Stocks gained 6% in the first 22 sessions of 2018. In the last two, they gave it all back, and then some. This is what Aristotle meant when he said “stocks take the stairs up and the elevator down.”
The simplest explanation for the way markets move is this: Rising prices attract buyers and falling prices attract sellers. The thing is, they do so in a very different manner, with stocks acting one way in January and an entirely different way in February.
The Dow fell 4.6% today, which is the largest daily decline since August 2011, 1632 days ago. The culprit back then was the European debt crisis. Today, it’s a combination of a lot of things, with rising rates being the main culprit, I guess. But the one thing we can say with absolute certainty on a day like today is that buyers were completely overwhelmed by sellers.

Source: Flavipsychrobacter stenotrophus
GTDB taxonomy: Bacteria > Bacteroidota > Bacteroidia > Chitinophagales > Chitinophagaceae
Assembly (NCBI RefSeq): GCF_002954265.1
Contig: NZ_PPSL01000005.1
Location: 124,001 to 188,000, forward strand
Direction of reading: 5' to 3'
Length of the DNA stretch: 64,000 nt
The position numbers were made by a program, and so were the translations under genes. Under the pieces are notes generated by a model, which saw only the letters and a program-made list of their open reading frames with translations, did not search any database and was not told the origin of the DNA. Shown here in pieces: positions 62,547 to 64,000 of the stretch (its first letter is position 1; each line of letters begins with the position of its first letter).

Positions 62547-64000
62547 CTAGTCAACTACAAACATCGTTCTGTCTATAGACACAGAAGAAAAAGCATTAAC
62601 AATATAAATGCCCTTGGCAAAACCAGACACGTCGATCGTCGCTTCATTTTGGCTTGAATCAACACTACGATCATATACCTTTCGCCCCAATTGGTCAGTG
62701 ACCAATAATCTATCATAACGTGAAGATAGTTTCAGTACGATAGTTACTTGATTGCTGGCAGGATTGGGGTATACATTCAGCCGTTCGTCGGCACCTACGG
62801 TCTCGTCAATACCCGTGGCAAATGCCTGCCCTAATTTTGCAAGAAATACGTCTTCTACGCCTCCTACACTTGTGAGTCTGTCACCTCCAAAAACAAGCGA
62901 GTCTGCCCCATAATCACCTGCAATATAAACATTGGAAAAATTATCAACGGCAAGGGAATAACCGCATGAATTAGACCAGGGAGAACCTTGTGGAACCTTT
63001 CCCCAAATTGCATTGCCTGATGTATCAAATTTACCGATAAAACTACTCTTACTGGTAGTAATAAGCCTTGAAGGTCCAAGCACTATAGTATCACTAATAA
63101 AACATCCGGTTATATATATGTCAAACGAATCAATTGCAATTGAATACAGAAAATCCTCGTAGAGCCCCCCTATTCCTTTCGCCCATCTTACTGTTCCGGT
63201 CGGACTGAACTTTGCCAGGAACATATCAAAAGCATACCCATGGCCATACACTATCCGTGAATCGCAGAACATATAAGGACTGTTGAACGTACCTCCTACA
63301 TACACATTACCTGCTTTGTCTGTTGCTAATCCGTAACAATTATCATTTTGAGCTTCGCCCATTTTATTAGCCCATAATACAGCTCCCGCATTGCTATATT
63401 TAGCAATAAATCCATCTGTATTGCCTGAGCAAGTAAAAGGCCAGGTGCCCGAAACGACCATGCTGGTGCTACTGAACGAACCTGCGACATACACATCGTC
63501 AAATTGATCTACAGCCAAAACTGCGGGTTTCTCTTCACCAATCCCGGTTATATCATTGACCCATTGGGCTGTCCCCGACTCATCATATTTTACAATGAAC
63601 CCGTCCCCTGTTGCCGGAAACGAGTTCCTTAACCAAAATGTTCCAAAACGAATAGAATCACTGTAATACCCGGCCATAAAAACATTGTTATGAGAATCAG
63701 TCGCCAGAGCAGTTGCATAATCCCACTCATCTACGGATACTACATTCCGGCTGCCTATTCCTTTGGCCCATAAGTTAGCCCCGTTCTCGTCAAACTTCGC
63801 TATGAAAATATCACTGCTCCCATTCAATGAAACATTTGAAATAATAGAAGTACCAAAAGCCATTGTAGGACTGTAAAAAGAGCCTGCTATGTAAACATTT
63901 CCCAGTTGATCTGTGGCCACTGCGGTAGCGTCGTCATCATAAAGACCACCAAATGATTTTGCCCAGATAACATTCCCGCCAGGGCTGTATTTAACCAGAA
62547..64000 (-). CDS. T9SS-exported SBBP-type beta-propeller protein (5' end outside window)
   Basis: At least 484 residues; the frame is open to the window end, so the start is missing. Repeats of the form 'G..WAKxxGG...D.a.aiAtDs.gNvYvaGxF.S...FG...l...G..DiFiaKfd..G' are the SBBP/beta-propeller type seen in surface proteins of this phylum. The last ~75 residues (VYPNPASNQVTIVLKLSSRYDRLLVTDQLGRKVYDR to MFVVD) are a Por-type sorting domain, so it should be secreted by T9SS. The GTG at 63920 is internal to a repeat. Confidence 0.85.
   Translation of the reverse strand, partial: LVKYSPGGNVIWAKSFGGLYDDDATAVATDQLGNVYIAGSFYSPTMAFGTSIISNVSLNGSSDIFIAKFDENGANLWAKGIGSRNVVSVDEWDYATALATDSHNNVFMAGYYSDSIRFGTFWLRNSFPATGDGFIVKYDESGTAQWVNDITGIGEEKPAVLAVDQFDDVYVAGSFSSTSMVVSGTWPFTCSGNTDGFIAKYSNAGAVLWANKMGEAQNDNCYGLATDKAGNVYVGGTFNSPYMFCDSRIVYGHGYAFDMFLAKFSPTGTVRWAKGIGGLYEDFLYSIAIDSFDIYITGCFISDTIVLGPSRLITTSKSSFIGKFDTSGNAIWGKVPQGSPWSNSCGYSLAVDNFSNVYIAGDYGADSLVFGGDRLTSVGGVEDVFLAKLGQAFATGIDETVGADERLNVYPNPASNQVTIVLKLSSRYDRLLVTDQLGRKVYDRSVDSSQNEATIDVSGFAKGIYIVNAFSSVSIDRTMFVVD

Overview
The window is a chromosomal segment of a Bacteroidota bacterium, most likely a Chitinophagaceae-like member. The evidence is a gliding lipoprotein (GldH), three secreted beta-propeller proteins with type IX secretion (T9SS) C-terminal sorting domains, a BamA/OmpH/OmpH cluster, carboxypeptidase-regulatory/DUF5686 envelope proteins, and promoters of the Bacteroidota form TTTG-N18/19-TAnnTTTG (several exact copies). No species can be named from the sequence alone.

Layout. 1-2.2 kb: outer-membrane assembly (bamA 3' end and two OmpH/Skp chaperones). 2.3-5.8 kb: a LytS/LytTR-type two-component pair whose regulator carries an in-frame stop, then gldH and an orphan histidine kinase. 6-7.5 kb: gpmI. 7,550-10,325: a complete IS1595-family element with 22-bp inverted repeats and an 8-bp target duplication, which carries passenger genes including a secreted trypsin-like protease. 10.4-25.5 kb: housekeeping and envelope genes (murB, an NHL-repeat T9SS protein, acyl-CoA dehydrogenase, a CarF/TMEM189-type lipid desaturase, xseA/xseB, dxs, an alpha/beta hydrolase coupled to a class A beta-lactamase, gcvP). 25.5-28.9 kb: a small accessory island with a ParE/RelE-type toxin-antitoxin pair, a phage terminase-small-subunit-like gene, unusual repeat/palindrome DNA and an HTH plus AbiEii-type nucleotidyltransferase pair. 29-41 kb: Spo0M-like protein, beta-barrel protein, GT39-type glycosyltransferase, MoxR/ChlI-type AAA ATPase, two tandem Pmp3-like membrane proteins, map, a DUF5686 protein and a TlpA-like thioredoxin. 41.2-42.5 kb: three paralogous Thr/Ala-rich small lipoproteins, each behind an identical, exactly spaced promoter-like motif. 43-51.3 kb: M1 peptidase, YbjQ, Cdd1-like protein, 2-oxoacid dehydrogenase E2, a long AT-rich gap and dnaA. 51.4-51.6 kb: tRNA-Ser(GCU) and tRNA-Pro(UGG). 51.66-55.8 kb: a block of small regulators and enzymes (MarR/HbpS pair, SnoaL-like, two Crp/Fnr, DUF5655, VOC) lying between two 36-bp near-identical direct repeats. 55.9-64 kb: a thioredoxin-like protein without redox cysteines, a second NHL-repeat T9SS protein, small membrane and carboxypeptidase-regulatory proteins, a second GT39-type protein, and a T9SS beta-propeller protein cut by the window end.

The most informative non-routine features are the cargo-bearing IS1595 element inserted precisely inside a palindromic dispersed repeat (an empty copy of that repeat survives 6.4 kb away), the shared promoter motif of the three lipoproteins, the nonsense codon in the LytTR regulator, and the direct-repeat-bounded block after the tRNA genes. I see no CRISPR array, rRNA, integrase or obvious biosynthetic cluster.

The reason why declines happen so much faster than the advances is because fear spreads much quicker than greed. The chart below of the VIX is a good way to illustrate what happens when someone screams fire in a crowded theater.
Going back to 1926, stocks have outperformed one-month T-Bills by 8.9% a year, but this was before inflation, before fees, before index funds, and most importantly, before human behavior.
In order to earn these returns, investors have to pay the piper from time to time, and I’d say the Dow falling as much as 1500 points in a single day fits the bill. Nobody knows if that was the top, but for those of us looking to capture whatever long-term returns stocks will deliver, you have to be long at the top to be long at the bottom.
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